General Motors' (GM) recent announcement that it's investing $2 billion in 17 U.S. plants and hiring 4,000 workers signals one thing: massive opportunism. Less than two years ago, when GM was emerging from bankruptcy, it was sounding like the little company that would never go broke again. Slimmed down and optimized to make money in an annual market of only 10 million vehicles sold, it was not your father's mighty GM. These days, however, that may be exactly what it wants to be.
Strike while the iron is hot
GM just posted a healthy first quarter profit of $3.7 billion. It also seems to be ignoring Wall Street, which hasn't boosted its share price much beyond $30 since GM's IPO last year. It's moving aggressively into subprime car loans with its new GM Financial arm, and it's on the verge of seeing the U.S. Treasury exit its remaining equity stake in the company.
The government will in all likelihood be selling at a loss. Obviously, GM doesn't entirely care at this juncture. It's starting to act like a really big car company again -- and the timing couldn't be better, as its Japanese rivals are struggling mightily to overcome the massive supply chain disruption brought on by the magnitude 9.0 quake and subsequent tsunami. Wall Street doesn't know how to react to this. But GM does.
What also impressive about GM's investment is that it's focused on North America (and, as my BNET colleague Jim Motavalli points out, at least in part on starting a sort of arms race in transmission tech). GM once owned half of this mature market, although its share has declined precipitously over the past few decades.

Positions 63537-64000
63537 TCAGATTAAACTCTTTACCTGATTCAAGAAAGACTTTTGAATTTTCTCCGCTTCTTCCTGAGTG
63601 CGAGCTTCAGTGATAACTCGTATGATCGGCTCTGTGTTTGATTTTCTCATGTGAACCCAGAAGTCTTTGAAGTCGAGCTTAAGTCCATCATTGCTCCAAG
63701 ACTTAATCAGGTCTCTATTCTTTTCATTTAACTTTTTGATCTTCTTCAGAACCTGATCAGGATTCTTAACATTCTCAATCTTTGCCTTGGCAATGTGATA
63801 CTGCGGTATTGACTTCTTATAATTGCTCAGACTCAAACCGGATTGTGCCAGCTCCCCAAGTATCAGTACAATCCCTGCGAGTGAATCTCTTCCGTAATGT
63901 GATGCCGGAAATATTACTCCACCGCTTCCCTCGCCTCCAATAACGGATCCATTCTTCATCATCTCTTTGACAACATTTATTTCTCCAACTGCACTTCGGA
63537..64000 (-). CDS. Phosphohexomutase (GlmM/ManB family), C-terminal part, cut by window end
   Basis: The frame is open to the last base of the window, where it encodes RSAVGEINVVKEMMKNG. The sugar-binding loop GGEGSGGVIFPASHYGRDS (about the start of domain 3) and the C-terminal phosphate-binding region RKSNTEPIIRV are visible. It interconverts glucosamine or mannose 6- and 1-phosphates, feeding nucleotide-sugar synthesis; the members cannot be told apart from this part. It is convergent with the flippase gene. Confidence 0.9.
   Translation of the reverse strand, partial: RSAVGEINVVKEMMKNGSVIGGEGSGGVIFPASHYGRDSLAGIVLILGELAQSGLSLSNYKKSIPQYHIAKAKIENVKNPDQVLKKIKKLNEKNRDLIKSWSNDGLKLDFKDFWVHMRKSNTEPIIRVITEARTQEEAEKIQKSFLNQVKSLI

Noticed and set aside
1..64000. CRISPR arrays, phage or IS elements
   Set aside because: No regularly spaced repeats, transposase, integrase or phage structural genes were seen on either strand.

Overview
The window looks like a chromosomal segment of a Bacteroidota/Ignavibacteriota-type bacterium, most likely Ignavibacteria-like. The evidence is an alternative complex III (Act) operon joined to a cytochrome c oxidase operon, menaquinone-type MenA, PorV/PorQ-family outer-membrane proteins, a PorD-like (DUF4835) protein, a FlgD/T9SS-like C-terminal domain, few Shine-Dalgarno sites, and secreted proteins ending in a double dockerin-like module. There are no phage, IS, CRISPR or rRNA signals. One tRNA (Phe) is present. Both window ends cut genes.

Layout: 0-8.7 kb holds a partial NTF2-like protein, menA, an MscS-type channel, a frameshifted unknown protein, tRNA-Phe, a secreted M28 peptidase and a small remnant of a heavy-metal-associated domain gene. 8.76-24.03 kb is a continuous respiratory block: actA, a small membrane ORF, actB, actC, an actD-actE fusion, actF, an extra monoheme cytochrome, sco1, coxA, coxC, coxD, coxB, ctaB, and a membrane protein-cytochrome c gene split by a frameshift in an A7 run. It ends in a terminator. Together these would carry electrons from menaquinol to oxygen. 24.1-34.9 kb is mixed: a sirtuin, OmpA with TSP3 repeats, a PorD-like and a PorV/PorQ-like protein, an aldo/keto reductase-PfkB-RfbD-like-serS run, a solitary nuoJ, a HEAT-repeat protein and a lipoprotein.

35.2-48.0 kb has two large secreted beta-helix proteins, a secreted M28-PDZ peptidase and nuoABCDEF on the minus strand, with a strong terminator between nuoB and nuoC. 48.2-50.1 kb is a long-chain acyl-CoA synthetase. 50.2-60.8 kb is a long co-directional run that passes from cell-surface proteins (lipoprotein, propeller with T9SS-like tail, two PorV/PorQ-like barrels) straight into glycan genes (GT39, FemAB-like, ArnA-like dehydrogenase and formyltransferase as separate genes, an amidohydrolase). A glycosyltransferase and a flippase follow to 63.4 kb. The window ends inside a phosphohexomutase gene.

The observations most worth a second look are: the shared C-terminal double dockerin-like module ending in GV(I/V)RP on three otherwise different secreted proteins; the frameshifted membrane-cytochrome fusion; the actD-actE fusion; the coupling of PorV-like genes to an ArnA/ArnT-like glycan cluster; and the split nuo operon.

Rockin' in the U.S.A.
It would have easy to fight a holding action in the U.S., splitting 40% of the market with Toyota (TM) and trying to keep Ford (F), Honda, Nissan, Chrysler, Hyundai, and all the rest at bay. GM's China business is booming, but because it didn't sell Opel, its main European division, after Chapter 11, it has work to do to return operations on the continent and in the UK to profitability. Oh, and there's also South America to consider. An international management challenge, to say the least.
Not incidentally, China and South America represent major growth markets, while the U.S. is down significantly from its 2005 peak of 17 million vehicles sales per year (and it may never get back to those heights). So why isn't GM putting all of its chips in the developing world's game?
On the homefront offensive
Because it will probably never get another chance to bleed the Japanese like this again. I hate to put it so starkly, but with Toyota on track to see its U.S. market share drop to 15 percent, GM has to put the knife in and twist. This is good PR: the American taxpayer sees the company that it, ahem, still owns creating jobs in the midwest, a region that's been hammered by the Great Recession.
But it's also good business. Toyota (along with the other Japanese carmakers that are now suffering) is going to have to spend an enormous amount of money to grab back U.S. market share. All money that won't being going to developing better cars than Detroit has been selling, which is why Toyota threatened GM for North American dominance in the first place.
The Ford and Chrysler factors
Strategically, GM also recognizes that Ford and a resurgent Chrysler will make the Japanese work that much harder. Ford is now the number two U.S. automaker again, and Chrysler will be much more competitive once it fully integrates with new corporate master Fiat and launches an IPO. This will sap even more momentum from Toyota et al., once the crisis abates.
It would appear that somebody up there is looking out for GM. And to be sure, GM doesn't plan to waste the attention.
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